• Amperex pinched waist 6922….yes it’s a very nice tube indeed and as Eico points out it’s prone to noise and microphonics but there are many other great 6922 / E88CC / etc out there that not only equal it but surpass it in some aspects.
      As a tubeophile for the last thirty years I’ve tried most in a variety of associated components and it’s clear to me that the ‘perfect’ 6922 or any other tube type for that matter does not exist because the tube being used at the time needs to work with the existing kit/room/ears. A pinched waist Amperex 6922 WILL NOT be the ultimate tube in EVERY position in EVERY system for EVERY listener, it needs to part of the overall blend.
      Scour the net and you’ll see various reviewers or sellers all with a different opinion of what in their eyes (or ears actually) is the ‘killer’ tube for any particular type, 6922, 12ax7, 12at7, 12au7 etc etc, views are NEVER identical and often the complete polar opposite. Obviously we have two different set ups and each set up benefits from a slightly different tonal blend of a particular tube.
      Tonal blend apart there seems to be a ‘quality’ or ‘goodness’ element to a select few tubes that perform consistently well no matter what. The Amperex pinched waist falls well into this category but it’s not ‘the holy grail’ by any means.
      Siemens CCa regularly takes the crown for me.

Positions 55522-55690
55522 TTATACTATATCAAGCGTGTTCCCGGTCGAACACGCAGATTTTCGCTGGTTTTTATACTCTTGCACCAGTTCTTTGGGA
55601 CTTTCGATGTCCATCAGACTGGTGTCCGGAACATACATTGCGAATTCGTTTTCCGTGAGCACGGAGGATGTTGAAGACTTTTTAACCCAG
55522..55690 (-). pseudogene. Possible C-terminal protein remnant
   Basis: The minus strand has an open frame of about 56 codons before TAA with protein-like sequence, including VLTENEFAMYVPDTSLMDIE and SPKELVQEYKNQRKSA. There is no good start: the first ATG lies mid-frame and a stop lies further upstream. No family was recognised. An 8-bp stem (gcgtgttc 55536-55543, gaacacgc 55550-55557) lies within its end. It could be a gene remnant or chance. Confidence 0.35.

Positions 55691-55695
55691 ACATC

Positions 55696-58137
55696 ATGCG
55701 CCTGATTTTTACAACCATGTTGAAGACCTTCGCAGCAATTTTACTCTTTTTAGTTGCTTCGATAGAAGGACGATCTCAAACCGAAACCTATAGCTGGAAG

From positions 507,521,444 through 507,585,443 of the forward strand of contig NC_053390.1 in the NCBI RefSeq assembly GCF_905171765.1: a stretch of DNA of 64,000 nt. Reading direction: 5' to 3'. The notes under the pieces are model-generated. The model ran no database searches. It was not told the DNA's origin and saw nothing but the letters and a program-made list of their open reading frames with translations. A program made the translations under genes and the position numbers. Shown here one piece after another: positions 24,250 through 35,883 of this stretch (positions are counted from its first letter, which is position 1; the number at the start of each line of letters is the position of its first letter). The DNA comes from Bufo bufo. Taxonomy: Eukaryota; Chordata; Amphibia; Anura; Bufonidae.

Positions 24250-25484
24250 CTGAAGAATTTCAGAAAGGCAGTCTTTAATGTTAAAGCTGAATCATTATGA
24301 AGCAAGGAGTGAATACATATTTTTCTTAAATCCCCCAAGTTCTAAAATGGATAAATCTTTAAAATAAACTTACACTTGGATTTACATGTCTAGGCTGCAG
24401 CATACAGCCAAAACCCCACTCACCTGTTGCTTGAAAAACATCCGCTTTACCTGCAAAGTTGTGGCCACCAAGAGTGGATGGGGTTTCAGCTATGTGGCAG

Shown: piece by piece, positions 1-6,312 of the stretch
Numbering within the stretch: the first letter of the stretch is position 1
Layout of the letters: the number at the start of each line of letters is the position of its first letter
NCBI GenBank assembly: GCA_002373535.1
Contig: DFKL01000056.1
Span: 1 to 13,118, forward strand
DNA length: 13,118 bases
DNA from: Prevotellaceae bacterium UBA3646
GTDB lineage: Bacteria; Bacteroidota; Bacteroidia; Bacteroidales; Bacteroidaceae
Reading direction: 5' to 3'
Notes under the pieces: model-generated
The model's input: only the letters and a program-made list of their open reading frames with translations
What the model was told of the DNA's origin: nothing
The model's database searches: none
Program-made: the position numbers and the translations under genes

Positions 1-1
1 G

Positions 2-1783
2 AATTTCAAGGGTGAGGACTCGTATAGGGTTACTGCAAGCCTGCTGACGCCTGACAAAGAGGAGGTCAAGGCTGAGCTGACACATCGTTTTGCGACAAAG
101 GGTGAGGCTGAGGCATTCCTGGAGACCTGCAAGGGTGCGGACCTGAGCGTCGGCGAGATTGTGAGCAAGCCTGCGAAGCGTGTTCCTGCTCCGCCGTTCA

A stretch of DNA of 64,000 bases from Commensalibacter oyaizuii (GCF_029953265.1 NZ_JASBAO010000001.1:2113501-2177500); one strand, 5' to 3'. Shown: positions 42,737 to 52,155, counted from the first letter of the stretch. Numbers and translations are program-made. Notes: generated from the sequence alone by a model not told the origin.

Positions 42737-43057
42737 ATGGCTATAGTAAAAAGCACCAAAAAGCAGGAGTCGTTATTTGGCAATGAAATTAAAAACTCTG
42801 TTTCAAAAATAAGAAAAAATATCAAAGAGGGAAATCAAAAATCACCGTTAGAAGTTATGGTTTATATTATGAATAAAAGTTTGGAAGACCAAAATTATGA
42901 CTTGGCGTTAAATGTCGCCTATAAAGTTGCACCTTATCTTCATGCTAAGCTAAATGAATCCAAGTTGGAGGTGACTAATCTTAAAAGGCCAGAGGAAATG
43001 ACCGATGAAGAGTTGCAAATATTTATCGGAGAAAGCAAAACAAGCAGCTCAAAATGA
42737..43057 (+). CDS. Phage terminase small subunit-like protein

Siemens E88CC has several guises, they all sound different BUT they all sound exceptionally good and I can nearly always find one that ‘works’ in whatever position. To me these at the ‘holy grail’ tubes because they have something special to all ears and all systems, they are my ‘go to tubes’ for any new piece of kit and consistently produce great music.
      Mullard E88CCs are another superb sounding variety but microphonics can be a problem with some so buy with caution if you’re using them in an early pre amp stage or phono.
      If you like that silky soft smooth tone then plain old Mullard ECC88s are hard to beat.

      • You definitely point out a flaw in my initial post by highlighting the importance of individual taste and system matching & its influence on one’s opinion on the 6922 (or any other) tube type.
        I also very much like MOST of the Siemens versions of the 6922/E88CC/CCa/6DJ8….
        The best of them have better transparency and low level detail resolution than ANY other tube in this family. In THAT sense they are “the kings” of the 6922s.
        Of Course…A few caveats:
        (in my opinion) Siemens 6922 tubes had a very dramatic drop in sound quality in the late 1960s. I think Amperex USA maintained good quality up to the mid 1970s
        I LOVE the very early Siemens Und Halske CCa and E88CC / 6922 tubes (all the same tube; the CCa was just subjected to better QC screening at the factory)…
        The most desirable and highest-performing versions of what are often just called “Siemens” 6922 & CCas are the E88CC and CCa tubes that come in the famous blue and yellow boxes & retain the “Siemens Und Halske” name and were made before 1967.
        The later versions, in particular the A Frame version (the getter is supported not by a metal bar or rod but by a structure resembling the outline of the letter A) made in the early 1970s are merely OK and IMHO not worth the prices they fetch.